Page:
Mr. President, there is a lot of conversation in the building today about one of the provisions that is holding up the omnibus; they are saying this is Cuba travel, families traveling back to Cuba. I have strong opinions about that as well. Suffice it to say that it is important to let my colleagues know what is being asked for in the omnibus, and what will be coming over here if it is kept in, will not prohibit families from traveling to Cuba. It will limit the amount that they can. That is a wise policy, one that I support, because it limits access to hard currency to a tyrannical regime.
I am here to talk about a different part of the Cuba policy, however, Cuban travel, which does not get a lot of notice these days, but it is part of conversations that are ongoing with the administration and the State Department with regard to some of the appointments they have in the Western Hemisphere, and that is the so-called people-to-people travel.
I have here in my hand an immediate release from January 14, 2011, titled ``Reaching Out to the Cuban People.'' It came from the President, where he announced a series of steps to continue efforts to reach out to the Cuban people in support of their desire to freely determine their country's future.
One of the changes they made is to something they call purposeful travel. It says here:
The President believes these actions--
Which I am about to describe--
combined with the continuation of the embargo, are important steps in reaching the widely shared goal of a Cuba that respects the basic rights of all its citizens.
Right here in this release--and I am glad he wrote it--the President is stating that in combination with the embargo, the steps that he wanted to take, the goal of these steps was reaching the widely shared goal of a Cuba that respects the basic rights of all of its citizens. That is the reason why he made these policy changes. So far so good.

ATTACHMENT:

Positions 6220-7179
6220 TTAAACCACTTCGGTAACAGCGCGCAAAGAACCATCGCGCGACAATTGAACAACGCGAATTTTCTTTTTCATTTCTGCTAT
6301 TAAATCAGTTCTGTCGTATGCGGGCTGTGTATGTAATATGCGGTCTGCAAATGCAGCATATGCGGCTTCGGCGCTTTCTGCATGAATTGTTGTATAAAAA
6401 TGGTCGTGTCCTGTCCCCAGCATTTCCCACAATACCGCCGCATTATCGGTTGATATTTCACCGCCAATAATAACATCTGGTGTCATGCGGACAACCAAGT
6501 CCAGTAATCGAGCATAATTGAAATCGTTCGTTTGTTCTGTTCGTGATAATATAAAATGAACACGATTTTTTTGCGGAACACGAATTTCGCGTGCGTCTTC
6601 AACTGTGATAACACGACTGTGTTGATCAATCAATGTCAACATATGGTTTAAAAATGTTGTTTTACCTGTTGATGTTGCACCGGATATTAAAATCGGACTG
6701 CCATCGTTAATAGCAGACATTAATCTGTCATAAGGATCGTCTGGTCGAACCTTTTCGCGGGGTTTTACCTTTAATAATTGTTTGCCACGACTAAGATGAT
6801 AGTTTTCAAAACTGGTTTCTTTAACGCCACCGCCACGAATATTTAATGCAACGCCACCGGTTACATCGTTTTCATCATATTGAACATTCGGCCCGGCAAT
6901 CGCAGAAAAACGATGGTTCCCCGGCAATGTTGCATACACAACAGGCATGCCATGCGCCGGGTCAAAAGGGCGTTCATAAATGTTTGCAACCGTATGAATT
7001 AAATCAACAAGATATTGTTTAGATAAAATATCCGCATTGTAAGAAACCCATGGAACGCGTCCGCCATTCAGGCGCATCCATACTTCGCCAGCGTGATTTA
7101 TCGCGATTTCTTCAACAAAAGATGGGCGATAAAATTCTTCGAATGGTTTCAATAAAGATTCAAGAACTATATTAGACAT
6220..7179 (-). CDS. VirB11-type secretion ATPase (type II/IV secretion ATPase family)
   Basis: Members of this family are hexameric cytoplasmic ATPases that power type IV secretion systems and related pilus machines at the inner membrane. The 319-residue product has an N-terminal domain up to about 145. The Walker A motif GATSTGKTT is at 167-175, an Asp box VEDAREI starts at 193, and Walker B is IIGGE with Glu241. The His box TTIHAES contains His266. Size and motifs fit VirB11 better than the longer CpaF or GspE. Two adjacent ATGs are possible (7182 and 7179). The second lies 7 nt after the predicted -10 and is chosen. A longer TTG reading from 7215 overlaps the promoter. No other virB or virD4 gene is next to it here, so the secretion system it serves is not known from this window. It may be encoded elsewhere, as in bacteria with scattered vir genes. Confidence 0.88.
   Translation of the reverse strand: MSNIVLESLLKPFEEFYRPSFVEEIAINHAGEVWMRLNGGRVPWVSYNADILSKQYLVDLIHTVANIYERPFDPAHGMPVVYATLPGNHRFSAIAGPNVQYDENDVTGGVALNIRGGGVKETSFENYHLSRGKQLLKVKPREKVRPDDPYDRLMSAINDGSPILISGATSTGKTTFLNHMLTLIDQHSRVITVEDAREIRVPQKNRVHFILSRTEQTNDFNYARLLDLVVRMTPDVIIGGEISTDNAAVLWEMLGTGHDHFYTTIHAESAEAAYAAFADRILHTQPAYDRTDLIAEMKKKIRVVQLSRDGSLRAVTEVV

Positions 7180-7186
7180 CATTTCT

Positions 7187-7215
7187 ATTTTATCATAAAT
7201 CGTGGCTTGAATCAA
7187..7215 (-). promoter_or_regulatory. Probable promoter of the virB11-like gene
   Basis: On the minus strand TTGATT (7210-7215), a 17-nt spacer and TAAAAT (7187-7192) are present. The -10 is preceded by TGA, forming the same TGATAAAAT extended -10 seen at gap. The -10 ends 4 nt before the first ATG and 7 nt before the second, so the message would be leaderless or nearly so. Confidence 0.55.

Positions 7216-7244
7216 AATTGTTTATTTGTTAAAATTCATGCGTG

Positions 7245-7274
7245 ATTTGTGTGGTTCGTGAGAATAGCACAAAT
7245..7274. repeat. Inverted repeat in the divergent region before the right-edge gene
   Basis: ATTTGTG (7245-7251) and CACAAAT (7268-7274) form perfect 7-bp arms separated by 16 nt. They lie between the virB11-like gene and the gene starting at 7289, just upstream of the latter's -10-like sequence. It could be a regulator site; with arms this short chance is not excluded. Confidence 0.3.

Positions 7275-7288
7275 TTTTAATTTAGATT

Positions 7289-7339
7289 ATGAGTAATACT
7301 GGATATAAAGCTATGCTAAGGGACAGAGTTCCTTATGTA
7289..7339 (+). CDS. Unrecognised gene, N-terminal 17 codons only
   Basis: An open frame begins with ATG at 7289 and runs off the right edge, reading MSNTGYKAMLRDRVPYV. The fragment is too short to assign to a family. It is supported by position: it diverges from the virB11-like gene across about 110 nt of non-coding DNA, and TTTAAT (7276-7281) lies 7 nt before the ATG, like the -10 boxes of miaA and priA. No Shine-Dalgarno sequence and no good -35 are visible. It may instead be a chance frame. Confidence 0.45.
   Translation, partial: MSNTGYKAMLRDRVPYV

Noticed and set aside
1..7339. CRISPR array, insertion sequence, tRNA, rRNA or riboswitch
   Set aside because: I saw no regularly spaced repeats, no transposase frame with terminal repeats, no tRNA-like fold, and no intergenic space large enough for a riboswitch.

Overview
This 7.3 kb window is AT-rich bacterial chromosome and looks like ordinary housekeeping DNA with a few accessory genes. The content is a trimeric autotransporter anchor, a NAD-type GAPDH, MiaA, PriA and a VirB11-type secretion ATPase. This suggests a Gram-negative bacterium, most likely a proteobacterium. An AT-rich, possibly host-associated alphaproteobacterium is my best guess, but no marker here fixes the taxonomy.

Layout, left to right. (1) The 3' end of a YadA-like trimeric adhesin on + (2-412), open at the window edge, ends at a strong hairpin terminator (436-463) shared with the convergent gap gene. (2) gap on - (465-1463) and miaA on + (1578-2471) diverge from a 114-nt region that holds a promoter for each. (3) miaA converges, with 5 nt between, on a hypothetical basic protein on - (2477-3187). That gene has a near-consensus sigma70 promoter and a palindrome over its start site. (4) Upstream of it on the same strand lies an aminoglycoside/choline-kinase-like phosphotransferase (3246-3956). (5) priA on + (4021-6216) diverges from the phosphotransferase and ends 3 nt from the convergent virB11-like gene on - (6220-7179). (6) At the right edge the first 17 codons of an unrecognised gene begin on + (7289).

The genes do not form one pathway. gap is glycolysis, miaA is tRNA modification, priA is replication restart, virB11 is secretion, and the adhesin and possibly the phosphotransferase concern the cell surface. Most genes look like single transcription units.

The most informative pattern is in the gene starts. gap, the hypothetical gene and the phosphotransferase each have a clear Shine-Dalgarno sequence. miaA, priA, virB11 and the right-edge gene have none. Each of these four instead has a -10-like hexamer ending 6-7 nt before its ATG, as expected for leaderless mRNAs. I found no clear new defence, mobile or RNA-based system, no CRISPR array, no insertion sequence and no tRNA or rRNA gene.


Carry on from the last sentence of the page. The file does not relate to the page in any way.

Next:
Let me tell you one of the policy changes. It is called ``restore specific licensing of educational exchanges not involving academic study pursuant to a degree program under the auspices of an organization that sponsors and organizes people-to-people programs.''
What that means in plain English is this is not colleges or universities; these are organizations not for degree credits--educational in purpose, but not for degree credits. What we want to do is encourage them or allow them the opportunity to take Americans to Cuba under their auspices.
Again, remember, the goal here is to bring about, as the President stated, ``the widely shared goal of a Cuba that respects the basic rights of all of its citizens.'' That is the purpose of these trips.
I decided to look up some of these trips, and let's look at some of the itineraries. They are very interesting. Let me read you one. This one is from an organization called Insight Cuba. It is located in New York. I am not going to advertise their Web site. Let them pay for it. But I will tell you this. There is an itinerary for something called the Cuban Music & Art Experience. Sounds interesting, the Cuban Music & Art Experience. Let's go to some of the highlights.
Day 2 in Havana. You are going to get to meet with the Castro Ministry of Culture to learn how Cuba promotes the arts on this diverse island. You are also going to get to spend the evening--and this will become a familiar theme here--dusting off your dancing shoes, because tonight you are going to head off to Casa de la Musica. Here you will enjoy performances by local Cuban artists and, of course, dance. They put an exclamation mark after it. This is an important part of this trip. This is day 2 of this trip designed to promote, as the President wrote, ``the widely shared goal of a Cuba that respects the basic rights of its citizens.''